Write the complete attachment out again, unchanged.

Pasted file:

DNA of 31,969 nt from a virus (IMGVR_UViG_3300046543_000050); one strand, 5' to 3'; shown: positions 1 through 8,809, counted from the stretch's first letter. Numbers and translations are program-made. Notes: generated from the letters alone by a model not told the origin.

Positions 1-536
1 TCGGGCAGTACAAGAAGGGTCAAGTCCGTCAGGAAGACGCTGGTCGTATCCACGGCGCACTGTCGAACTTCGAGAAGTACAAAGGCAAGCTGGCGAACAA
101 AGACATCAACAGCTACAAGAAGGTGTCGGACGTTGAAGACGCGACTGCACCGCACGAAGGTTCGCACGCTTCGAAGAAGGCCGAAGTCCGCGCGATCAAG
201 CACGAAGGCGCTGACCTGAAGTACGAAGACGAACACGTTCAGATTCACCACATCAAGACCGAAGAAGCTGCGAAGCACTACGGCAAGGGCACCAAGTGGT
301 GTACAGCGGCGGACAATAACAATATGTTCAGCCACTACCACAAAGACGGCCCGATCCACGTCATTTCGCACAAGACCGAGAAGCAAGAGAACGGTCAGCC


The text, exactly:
DNA of 31,969 nt from a virus (IMGVR_UViG_3300046543_000050); one strand, 5' to 3'; shown: positions 1 through 8,809, counted from the stretch's first letter. Numbers and translations are program-made. Notes: generated from the letters alone by a model not told the origin.

Positions 1-536
1 TCGGGCAGTACAAGAAGGGTCAAGTCCGTCAGGAAGACGCTGGTCGTATCCACGGCGCACTGTCGAACTTCGAGAAGTACAAAGGCAAGCTGGCGAACAA
101 AGACATCAACAGCTACAAGAAGGTGTCGGACGTTGAAGACGCGACTGCACCGCACGAAGGTTCGCACGCTTCGAAGAAGGCCGAAGTCCGCGCGATCAAG
201 CACGAAGGCGCTGACCTGAAGTACGAAGACGAACACGTTCAGATTCACCACATCAAGACCGAAGAAGCTGCGAAGCACTACGGCAAGGGCACCAAGTGGT
301 GTACAGCGGCGGACAATAACAATATGTTCAGCCACTACCACAAAGACGGCCCGATCCACGTCATTTCGCACAAGACCGAGAAGCAAGAGAACGGTCAGCC